Imbert: No change on import tax for ‘luxury’ hybrid cars
Finance Minister Colm Imbert said government could not continue with tax waivers on the importation of hybrid vehicles over 2000cc, after questions were raised on hybrid vehicles at a media briefing last Friday.
Imbert Tweeted a correction to a media report on taxes on hybrid vehicles on Tuesday.
A statement from the Ministry stated as follows:
“On Friday, May 17th, 2019, at a press conference at the Ministry of Finance, Minister Imbert specifically stated that there would be no changes to the existing regime of taxes on hybrid vehicles. However, Power 102FM erroneously broadcasted that the Minister said that the taxes on hybrid cars will be increased. This is not true.”
“For the record, since December 2017, all new hybrid vehicles or used hybrid vehicles which are imported for private or commercial use, with an engine size not exceeding 1599 cc have been exempt from Customs Duty, Motor Vehicle Tax and Value Added Tax.”
“This tax-free concession on hybrid cars with engine sizes not exceeding 1599 cc, was implemented by way of the Finance Act No. 15 of 2017, assented to on December 19, 2017, and has not been adjusted or changed in any way, nor is it the intention of the Government to change this concession,” the statement said.
Imbert said at a media briefing on May 17 that the removal of tax waivers on hybrid vehicles with engine sizes over 1599cc would not be revised.
He was responding to comments by President of the T&T Automotive Dealers Association Visham Babwah, who called on government to do more to facilitate the purchase of hybrid vehicles.
“The people that buy cars from them, obviously they want us to revisit our decision to remove the tax-free concessions on hybrid cars (over 1599cc). We had made a decision to encourage people to use fuel-efficient vehicles to waive tax on hybrid cars of a certain engine size. We lost $350 million in customs duty in one year because of that.”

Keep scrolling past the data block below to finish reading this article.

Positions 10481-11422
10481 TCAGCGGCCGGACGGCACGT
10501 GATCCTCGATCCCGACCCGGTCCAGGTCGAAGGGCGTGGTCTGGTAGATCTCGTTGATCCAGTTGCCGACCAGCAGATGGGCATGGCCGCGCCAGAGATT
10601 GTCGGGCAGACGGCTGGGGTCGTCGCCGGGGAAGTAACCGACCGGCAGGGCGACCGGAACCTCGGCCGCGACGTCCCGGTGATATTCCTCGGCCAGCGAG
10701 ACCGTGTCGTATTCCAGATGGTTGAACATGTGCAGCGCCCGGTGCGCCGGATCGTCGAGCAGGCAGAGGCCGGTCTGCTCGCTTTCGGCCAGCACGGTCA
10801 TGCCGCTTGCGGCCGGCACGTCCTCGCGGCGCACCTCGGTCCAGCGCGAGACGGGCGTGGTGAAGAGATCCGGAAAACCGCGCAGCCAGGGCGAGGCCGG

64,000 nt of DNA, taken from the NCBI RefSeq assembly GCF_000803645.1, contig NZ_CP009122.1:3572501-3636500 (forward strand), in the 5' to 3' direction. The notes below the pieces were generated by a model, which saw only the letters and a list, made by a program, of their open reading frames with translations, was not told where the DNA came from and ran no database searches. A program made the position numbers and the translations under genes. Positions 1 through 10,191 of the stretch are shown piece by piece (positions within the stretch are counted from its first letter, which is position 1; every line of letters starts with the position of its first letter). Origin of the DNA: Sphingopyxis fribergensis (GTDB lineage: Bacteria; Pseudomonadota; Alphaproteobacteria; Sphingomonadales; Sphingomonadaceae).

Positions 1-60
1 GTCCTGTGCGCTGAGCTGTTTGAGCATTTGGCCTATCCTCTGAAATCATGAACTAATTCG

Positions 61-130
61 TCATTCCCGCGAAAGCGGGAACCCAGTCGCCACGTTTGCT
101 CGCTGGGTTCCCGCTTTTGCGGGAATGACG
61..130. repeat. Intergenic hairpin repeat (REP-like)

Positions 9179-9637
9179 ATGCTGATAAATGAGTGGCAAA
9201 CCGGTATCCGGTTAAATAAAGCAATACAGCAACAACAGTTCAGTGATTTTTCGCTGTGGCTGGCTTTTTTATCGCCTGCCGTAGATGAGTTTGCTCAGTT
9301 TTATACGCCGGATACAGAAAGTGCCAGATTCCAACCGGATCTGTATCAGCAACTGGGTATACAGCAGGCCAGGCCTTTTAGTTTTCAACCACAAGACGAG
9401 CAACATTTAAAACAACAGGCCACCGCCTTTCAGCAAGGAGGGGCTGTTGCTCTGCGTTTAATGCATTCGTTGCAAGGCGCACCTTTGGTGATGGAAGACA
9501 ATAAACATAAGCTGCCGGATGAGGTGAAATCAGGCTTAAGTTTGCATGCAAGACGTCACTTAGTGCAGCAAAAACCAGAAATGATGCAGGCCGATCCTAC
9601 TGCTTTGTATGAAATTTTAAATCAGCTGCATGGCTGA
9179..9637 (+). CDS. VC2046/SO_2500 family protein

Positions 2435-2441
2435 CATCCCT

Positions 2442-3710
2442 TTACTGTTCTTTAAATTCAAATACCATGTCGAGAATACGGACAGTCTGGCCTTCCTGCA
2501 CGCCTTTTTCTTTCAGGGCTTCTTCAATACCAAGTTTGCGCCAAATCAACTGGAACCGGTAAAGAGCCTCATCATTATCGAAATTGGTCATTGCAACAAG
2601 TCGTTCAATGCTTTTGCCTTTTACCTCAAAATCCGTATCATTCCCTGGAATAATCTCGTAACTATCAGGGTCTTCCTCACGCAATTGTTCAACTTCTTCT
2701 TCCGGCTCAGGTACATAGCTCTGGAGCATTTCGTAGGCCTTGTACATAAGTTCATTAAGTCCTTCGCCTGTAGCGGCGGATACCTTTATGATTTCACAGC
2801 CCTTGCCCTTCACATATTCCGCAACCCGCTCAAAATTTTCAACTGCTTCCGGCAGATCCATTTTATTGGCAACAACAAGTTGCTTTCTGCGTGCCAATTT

“We decided we can’t continue like this because everyone was switching to 2000cc hybrids which were exempt from VAT, duty and motor vehicle tax,” he said.
Tax waivers on hybrid vehicles over 1599cc were removed in 2017.
T&T third largest per capita in greenhouse gas emissions
According to 2014 data provided by the World Bank, Trinidad and Tobago is the third largest producer of carbon dioxide emissions per capita (34.2) - higher than Kuwait (25.2), Saudi Arabia (19.5), and the USA (16.5).
According to a 2015 document titled ‘Strategy for Reduction of Carbon Emissions in Trinidad and Tobago’ from the Ministry of Planning and Development, temperatures have been climbing in Trinidad and Tobago.
The mean annual temperature in Trinidad and Tobago has increased by around 0.6 degrees Celsius since 1960.
Additionally, the Trinidad and Tobago Meteorological Service (TTMS) found that the annual mean air temperature has warmed over the period 1981-2010 by 0.8 and 0.5 ºC relative to 1961-1990 and 1971-1990, for Trinidad and Tobago respectively.
In June 2017 Government said it aimed to reduce greenhouse gas emissions by 15 percent by December 31, 2030.
How do greenhouse gas emissions affect the environment?
Greenhouse gas emissions from transportation primarily come from burning fossil fuel for cars, trucks, ships, trains, and planes.
Over 90 percent of the fuel used for transportation in the US is petroleum based, which includes primarily gasoline and diesel.
As a Small Island Developing State (SIDS), T&T is vulnerable to temperature increases, changes in precipitation and sea level rise. Other vulnerabilities include increased flooding, increased frequency and intensity of hurricanes, hillside erosion and loss of coastal habitats.
Although Trinidad and Tobago is not in the main Atlantic hurricane belt, one of the new natural hazards scenarios considered for the country is the increased potential to be hit by tropical storms.
Other side effects include increased forest fires, flooding, landslides, crop failures, and other natural disasters.